March 21, 2012–On December 27, 2012, EPA submitted to the Office of Management and Budget its proposal to alter the interpretation of the Toxic Substances Control Act to require disclosure of the identities of the chemicals subject to health-effects studies before they are used in manufactured products. On January 20, 2012, a secret meeting took place between OMB officials and chemical industry lobbyists. We don't know what they talked about, but we do know that the meeting took place and who attended it.
March 21, 2012–The Mexican Senate on March 13, 2012, approved a constitutional amendment making attacks on journalists a federal crime — which would help journalists bypass possibly corrupt local police officials. The measure must now be approved by a majority of Mexico's state legislatures.
March 7, 2012–Iowa Gov. Terry Branstad (pictured) signed the so-called "Ag Gag" bill into law March 2, 2012, making it a crime to obtain access to an agricultural facility "under false pretenses" — without defining "false pretenses." Does this apply to hidden cameras? Animal rights activists have often resorted to hidden cameras — and shared with news media photos and videos of shocking cruelty to animals.
March 7, 2012–Congress still refuses to publish unclassified reports on subjects of general public interest done by the Congressional Research Service, even though they are funded by taxpayer dollars. Here are several, courtesy of the Federation of American Scientists' Project on Government Secrecy.
February 8, 2012–On January 27, 2012, SEJ wrote to EPA Administrator Lisa Jackson, after unreturned phone calls and ignored emails, in an attempt to get the agency to resume quarterly conference calls to discuss access issues and the run-around SEJ members endure when trying to do their jobs.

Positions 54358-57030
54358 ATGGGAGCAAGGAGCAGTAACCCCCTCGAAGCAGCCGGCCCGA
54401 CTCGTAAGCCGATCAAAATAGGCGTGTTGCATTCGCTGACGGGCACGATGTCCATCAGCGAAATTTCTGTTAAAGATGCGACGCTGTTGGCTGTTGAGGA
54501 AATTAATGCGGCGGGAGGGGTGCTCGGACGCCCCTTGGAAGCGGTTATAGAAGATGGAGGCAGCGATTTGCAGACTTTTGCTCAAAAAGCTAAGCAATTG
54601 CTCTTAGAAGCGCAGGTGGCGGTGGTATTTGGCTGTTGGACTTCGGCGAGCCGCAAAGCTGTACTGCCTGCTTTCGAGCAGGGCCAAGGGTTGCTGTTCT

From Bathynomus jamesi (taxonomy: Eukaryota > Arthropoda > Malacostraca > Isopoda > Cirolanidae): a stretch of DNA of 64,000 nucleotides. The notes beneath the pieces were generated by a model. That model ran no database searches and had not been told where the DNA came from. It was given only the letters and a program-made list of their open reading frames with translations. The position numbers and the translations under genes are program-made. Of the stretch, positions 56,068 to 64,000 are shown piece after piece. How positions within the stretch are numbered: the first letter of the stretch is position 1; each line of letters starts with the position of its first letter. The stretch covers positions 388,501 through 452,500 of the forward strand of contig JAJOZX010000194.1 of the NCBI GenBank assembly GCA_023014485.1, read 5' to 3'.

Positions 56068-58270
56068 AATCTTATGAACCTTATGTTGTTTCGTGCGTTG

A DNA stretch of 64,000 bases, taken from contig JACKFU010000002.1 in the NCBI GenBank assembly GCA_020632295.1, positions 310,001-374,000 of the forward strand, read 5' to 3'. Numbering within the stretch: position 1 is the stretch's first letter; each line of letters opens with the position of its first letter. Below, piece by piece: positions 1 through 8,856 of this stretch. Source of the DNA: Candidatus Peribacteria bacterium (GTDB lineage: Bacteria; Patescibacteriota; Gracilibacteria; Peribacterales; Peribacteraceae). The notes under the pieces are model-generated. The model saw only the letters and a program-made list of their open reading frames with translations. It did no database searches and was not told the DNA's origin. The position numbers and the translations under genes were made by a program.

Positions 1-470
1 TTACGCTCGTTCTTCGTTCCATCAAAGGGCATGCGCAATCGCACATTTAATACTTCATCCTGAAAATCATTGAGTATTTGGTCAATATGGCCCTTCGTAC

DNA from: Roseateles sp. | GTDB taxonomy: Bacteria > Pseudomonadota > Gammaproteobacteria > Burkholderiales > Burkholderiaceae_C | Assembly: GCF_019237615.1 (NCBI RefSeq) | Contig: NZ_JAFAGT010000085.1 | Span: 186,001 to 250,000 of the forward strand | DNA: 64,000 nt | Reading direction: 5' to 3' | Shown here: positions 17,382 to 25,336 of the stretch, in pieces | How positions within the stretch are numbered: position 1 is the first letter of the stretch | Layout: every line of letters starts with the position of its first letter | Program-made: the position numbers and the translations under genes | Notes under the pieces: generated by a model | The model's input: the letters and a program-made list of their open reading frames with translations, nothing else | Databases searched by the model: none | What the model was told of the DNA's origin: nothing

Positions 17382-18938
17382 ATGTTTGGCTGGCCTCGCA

January 25, 2012–The e-mail pressuring agency scientists was written by USGS Director Marcia McNutt, and was never meant to be made public. Against strong agency resistance, Public Employees for Environmental Responsibility forced disclosure of the e-mail with a Freedom-of-Information-Act lawsuit.
January 25, 2012–Here, courtesy of the Federation of American Scientists, are some recent Congressional Research Service backgrounders that may be useful to environment/energy reporters, on chemical facility security, nuclear power plant design and seismic safety considerations, and proposed Keystone XL pipeline legal issues.
January 12, 2012–It remains to be seen how successful the House will be in timely posting of electronic versions of bills — especially when they are thousand-page appropriations bills being rammed through at the last minute. The WatchDog will be watching to see if bills are published electronically well before subcommittee markups begin.
January 12, 2012–Somewhere near you there is probably an activist who has been doggedly seeking documents from a local, state, or federal agency which has been reluctant to provide them. Their story might well be worth telling. Sunshine Week, March 11-17, 2012, will celebrate "Local Heroes" with a roundup of such stories.
December 14, 2011–One example is Walt Tamosaitis, who works for an Energy Department subcontractor. He told a Senate panel on December 6, 2011, that when he raised technical issues about whether nuclear waste cleanup was being done right at the Hanford Site in Washington, he was taken off the project and exiled to the basement.